As the sun sets, hundreds line up for food at a transit camp near the Tunisia-Libya border. Credit: David Ohana/OCHA AVMU

G20 2016: Confronting the Crisis of Global Governance

As the sun sets, hundreds line up for food at a transit camp near the Tunisia-Libya border. Credit: David Ohana/OCHA AVMU

We are confronted today by multiple crises that are complex in nature and global in scope. Seemingly intractable state fragility and violent extremism threaten the stability of entire regions and worldwide displacement is at the highest level ever recorded. The impact of climate change is already apparent in rising sea levels and altered landscapes, resulting in the loss of habitats, lives and livelihoods. These and other global challenges demand comprehensive, global solutions that are designed and implemented by governance institutions and processes that are inclusive, agile and responsive.

Delivering effective solutions to the transnational challenges of the 21st Century requires reforming important elements of the system of global governance established in the mid-20th Century, and engaging new stakeholders through dynamic, flexible arrangements. It was this imperative that led The Hague Institute for Global Justice and the Stimson Center to convene the Commission on Global Security, Justice & Governance, which was co-chaired by former U.S. Secretary of State, Madeleine Albright and former Foreign Minister of Nigeria, Ibrahim Gambari. The analysis and recommendations contained in its final report, “Confronting the Crisis of Global Governance,” aim to develop new frameworks for collective action in response to a range of threats to global security and justice. Several recommendations concern the G20 and its role in global governance.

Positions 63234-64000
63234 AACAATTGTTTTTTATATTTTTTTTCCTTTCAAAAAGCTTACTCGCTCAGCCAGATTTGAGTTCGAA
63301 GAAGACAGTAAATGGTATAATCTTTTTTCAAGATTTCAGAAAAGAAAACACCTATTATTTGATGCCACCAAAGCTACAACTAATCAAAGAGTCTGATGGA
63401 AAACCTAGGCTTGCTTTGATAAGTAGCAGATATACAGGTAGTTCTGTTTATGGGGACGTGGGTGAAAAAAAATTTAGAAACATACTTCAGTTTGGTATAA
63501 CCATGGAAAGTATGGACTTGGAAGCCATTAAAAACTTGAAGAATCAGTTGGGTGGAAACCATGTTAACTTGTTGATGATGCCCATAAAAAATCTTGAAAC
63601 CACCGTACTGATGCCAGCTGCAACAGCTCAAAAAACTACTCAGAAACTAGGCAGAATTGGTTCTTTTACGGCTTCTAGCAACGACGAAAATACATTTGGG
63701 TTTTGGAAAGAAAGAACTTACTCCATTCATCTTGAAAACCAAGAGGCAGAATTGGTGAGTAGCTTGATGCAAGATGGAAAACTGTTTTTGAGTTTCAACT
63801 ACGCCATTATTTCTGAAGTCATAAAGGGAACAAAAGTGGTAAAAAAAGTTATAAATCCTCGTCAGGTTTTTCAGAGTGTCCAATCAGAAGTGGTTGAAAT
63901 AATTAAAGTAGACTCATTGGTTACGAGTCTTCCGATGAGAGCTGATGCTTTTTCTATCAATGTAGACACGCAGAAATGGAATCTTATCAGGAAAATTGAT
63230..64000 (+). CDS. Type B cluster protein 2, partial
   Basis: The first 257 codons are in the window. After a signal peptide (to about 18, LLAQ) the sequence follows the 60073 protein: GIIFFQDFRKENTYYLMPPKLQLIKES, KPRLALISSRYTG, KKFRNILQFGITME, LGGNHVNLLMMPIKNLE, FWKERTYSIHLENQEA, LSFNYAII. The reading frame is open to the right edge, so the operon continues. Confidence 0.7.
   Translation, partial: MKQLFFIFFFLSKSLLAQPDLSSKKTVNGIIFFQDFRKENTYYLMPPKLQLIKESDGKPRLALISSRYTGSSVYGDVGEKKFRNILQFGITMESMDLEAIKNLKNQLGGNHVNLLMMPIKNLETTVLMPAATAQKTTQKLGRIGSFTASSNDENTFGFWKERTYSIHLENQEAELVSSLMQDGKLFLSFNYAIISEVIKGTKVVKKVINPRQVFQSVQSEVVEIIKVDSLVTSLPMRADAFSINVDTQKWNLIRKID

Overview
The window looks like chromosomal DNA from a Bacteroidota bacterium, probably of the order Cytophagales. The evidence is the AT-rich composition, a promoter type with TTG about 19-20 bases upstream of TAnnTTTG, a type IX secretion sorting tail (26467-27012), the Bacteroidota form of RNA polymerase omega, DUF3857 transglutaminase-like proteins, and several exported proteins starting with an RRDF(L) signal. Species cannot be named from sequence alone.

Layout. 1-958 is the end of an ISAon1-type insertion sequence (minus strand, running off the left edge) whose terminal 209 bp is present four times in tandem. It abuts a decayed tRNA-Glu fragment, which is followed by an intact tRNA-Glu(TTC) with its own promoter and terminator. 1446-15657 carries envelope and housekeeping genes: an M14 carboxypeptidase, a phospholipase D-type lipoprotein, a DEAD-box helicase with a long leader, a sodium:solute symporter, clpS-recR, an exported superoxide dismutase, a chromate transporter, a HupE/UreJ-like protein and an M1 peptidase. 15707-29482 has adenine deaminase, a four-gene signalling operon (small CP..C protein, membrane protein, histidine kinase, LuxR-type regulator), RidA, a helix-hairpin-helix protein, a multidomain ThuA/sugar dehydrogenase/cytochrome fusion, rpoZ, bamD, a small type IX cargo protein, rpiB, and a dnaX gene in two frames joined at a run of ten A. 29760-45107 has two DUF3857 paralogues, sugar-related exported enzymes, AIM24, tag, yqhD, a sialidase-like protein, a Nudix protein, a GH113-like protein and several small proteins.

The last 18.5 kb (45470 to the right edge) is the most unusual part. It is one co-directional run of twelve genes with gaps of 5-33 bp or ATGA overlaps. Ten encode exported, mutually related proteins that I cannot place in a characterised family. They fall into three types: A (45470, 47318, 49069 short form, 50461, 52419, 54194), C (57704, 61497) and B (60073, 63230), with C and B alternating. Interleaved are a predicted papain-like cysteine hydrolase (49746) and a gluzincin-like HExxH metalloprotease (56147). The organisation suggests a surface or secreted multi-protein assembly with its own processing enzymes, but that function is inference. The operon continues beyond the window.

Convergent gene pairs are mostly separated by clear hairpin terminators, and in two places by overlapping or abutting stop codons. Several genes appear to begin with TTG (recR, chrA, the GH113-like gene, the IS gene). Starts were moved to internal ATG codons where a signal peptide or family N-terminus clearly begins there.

The G20 is uniquely able to play a pivotal role in enhancing the effectiveness and legitimacy of contemporary global governance – its membership transcends significant geopolitical divides, represents two-thirds of the world’s population, and accounts for approximately 80% of Gross World Product. The efficiency of its decision-making processes is undoubtedly enhanced by the relatively small number of actors involved at the leadership level. To leverage its strengths in support of the global public good, however, the G20 must give serious thought to how it can be more inclusive and consultative, and how its efforts can have a truly global impact.

Read the full article in G20 magazine, available here.

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